It was Rebecca’s belief that the growth of online qual and the platforms that support it have, in many cases, caused true analysis and thinking to suffer, and that without proper support from the qualitative professional, Qual is constantly at risk of being undermined by its digital disposition and by its focus on how the information is gathered rather than on what it means. Clients were too often receiving information in the form of raw data and not the interpretative reporting that set apart proverbial wheat from the chaff in the world of market research.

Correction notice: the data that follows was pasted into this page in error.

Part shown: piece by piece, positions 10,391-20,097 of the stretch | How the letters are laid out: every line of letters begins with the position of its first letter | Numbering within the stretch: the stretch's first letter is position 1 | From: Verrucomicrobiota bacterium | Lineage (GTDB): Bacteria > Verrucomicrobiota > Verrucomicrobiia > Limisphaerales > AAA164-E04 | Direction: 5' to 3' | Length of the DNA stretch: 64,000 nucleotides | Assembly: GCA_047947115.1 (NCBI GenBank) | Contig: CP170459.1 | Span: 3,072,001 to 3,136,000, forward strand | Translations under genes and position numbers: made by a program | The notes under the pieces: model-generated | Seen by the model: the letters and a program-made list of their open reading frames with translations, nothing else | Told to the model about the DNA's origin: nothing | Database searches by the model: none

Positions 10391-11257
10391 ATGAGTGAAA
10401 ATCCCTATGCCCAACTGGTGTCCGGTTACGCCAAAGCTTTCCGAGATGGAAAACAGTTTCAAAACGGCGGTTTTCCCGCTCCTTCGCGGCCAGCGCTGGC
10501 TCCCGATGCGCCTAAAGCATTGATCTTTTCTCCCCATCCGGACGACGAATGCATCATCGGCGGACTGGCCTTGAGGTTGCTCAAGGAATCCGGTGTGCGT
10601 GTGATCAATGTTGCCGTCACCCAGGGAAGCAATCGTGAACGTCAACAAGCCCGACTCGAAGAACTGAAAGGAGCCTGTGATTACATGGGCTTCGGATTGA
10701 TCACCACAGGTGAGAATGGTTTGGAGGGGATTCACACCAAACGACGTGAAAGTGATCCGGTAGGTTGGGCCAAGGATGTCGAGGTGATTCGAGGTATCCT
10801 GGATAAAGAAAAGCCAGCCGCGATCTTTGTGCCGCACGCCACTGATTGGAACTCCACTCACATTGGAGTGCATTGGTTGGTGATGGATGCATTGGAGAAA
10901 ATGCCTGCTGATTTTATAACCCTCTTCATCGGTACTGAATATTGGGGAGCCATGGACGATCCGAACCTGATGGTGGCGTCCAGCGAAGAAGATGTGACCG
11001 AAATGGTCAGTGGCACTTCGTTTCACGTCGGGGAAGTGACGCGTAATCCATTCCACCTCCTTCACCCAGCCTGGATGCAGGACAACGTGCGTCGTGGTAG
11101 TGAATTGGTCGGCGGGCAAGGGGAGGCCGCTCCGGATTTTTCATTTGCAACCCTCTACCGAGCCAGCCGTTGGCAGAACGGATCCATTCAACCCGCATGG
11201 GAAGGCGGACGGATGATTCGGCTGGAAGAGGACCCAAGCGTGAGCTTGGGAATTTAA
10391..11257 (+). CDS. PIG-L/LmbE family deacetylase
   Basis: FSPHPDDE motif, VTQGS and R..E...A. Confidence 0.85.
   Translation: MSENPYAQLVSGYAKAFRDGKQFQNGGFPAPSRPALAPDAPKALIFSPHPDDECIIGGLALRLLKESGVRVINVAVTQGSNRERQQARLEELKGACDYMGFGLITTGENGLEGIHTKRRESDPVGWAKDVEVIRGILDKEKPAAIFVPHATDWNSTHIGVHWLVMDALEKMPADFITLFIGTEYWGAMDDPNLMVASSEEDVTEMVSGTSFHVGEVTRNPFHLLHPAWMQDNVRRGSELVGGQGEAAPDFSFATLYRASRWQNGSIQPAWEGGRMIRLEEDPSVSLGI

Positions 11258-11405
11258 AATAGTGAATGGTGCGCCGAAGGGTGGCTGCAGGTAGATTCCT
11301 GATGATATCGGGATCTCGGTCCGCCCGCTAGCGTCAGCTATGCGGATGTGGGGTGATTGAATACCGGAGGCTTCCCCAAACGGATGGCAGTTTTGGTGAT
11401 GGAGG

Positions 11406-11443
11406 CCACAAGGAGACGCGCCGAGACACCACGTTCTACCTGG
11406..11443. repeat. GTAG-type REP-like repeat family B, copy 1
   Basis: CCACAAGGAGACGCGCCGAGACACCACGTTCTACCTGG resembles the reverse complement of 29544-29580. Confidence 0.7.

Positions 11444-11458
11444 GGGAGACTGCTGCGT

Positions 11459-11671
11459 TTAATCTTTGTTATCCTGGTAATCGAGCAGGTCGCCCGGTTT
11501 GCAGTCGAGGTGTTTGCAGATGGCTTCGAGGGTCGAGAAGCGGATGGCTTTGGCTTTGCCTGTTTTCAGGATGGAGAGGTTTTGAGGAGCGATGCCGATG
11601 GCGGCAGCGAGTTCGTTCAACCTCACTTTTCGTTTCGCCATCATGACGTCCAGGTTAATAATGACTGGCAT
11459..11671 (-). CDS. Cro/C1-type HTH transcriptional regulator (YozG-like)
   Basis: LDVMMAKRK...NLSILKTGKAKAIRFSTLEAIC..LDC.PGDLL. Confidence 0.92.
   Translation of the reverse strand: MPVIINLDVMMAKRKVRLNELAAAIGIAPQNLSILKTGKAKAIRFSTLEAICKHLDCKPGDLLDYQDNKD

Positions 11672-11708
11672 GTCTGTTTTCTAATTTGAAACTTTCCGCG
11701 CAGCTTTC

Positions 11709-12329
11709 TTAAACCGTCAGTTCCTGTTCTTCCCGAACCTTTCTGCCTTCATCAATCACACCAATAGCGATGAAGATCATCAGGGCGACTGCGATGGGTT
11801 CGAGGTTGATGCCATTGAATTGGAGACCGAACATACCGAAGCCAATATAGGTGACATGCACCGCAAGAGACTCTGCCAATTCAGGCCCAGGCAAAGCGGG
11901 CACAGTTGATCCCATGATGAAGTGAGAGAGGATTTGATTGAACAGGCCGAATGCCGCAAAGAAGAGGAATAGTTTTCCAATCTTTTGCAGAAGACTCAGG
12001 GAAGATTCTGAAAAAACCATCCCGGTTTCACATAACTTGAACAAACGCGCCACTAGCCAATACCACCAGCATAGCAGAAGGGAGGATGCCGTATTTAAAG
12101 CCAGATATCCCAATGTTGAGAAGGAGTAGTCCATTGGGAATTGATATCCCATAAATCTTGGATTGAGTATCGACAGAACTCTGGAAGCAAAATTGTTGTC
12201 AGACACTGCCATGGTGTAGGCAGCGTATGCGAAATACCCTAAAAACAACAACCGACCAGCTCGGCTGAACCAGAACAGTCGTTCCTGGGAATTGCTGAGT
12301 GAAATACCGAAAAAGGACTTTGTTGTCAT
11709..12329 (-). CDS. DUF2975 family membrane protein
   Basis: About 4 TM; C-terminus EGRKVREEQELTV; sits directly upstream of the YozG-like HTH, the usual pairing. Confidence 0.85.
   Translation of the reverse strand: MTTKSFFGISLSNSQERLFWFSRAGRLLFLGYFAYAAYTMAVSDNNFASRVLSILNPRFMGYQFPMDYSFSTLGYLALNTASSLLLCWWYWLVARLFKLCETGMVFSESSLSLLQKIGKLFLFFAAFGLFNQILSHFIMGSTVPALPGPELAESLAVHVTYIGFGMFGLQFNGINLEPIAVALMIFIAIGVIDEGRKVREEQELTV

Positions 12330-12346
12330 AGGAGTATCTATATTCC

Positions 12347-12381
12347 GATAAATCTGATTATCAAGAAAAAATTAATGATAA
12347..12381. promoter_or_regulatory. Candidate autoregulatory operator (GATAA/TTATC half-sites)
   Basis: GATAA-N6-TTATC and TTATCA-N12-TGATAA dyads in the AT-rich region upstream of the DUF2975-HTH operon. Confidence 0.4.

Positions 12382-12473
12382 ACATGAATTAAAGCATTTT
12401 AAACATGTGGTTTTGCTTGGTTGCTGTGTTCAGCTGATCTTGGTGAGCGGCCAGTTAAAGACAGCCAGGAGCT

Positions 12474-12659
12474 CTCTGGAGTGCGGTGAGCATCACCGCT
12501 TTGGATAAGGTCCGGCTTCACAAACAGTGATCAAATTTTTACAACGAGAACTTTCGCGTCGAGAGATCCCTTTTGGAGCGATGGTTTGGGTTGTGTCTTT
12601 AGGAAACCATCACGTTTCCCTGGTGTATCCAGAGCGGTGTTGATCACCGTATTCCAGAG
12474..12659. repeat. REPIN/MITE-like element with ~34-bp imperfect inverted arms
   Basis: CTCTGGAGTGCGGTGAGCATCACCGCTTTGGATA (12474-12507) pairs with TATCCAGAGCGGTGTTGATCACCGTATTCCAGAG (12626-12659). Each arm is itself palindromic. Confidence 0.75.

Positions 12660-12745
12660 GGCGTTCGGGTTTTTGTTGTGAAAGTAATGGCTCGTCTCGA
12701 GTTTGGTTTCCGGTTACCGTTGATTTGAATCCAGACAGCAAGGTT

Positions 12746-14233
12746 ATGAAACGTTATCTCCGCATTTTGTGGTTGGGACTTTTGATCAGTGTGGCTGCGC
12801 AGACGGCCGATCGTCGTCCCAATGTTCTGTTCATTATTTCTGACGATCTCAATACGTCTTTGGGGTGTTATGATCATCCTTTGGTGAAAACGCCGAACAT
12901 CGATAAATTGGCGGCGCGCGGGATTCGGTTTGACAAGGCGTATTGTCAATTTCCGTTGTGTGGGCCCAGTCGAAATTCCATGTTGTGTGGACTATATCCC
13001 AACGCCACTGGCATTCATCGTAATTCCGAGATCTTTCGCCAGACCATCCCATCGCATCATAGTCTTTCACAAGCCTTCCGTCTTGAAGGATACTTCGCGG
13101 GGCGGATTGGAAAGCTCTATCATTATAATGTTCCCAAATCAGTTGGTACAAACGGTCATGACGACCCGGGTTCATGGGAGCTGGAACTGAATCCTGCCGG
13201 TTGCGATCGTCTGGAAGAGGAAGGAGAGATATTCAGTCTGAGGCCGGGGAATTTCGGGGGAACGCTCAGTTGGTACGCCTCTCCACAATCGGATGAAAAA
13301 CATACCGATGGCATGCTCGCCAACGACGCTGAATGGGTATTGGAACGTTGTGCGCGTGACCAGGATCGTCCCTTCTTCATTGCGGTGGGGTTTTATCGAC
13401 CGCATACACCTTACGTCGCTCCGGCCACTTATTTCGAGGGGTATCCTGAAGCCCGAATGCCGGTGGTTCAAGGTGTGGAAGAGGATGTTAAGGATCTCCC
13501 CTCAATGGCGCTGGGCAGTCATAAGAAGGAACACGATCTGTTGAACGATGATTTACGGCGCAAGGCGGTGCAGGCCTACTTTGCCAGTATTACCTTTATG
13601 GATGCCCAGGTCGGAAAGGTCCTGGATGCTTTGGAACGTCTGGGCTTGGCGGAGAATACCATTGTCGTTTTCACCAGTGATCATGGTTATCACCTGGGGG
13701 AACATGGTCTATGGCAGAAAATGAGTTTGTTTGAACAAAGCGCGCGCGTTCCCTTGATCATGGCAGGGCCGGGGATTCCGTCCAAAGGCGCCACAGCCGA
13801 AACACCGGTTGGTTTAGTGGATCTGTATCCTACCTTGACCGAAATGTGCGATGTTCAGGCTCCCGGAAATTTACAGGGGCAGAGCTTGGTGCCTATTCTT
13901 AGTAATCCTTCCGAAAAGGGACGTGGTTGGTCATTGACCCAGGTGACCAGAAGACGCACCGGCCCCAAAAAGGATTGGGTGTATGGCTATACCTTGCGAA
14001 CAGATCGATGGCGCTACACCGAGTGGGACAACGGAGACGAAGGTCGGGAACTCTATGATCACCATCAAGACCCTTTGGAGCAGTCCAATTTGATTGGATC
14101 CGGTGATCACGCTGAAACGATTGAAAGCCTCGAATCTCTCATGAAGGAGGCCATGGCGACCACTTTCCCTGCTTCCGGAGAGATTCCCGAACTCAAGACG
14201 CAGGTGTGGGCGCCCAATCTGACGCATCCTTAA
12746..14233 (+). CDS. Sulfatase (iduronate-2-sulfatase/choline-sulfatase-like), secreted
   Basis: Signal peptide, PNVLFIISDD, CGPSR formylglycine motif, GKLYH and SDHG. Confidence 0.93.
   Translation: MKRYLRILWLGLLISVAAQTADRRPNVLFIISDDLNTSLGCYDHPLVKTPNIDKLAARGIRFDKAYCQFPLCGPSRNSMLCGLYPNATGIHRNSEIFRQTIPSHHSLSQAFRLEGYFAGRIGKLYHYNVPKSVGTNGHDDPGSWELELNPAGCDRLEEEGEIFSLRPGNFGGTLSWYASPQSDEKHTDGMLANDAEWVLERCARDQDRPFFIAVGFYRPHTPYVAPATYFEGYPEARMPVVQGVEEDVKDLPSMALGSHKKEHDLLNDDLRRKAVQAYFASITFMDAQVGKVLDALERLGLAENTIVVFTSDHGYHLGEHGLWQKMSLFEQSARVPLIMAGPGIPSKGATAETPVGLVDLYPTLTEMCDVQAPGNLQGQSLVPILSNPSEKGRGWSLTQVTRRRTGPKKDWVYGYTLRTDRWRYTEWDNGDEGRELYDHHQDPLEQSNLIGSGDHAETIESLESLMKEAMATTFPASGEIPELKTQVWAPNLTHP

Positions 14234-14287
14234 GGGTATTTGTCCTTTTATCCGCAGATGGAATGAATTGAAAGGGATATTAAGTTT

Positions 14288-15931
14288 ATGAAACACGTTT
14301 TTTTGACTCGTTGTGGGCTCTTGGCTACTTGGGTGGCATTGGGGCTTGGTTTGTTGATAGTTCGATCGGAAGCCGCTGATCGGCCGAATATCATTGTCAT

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Twain’s quote plots a current trend amongst some qualitative researchers, both on and offline, and after paraphrasing it, Rebecca spoke of a continuing worry that ‘the seduction of technology was dumbing down qual’ and exacerbating the issue. All was not lost, however, and she firmly held the opinion that online qual presented a huge opportunity and tremendous value to researchers and their clients. With the proper support and with a strong research ethic in place, online qual is able to provide immediacy and access to behaviour in real time that traditional qual, often reliant on memory, cannot. However, it must also, like any qualitative method, be used at the correct time in the process. In the early stages, such as positioning and during exploratory work, is where qualitative research, whether on or offline, finds its home. However, there is a danger that the power given to qualitative research by technology also presents its own problems. There’s a famous quote attributed to Lyndon B. Johnson (or Rocky Balboa, if you’re a big fan of Creed) stating that ‘You aren't learning anything when you're talking.’ By giving them the ability to communicate with participants at such frequent intervals, technology runs the risk of deafening researchers and brands with their own noise.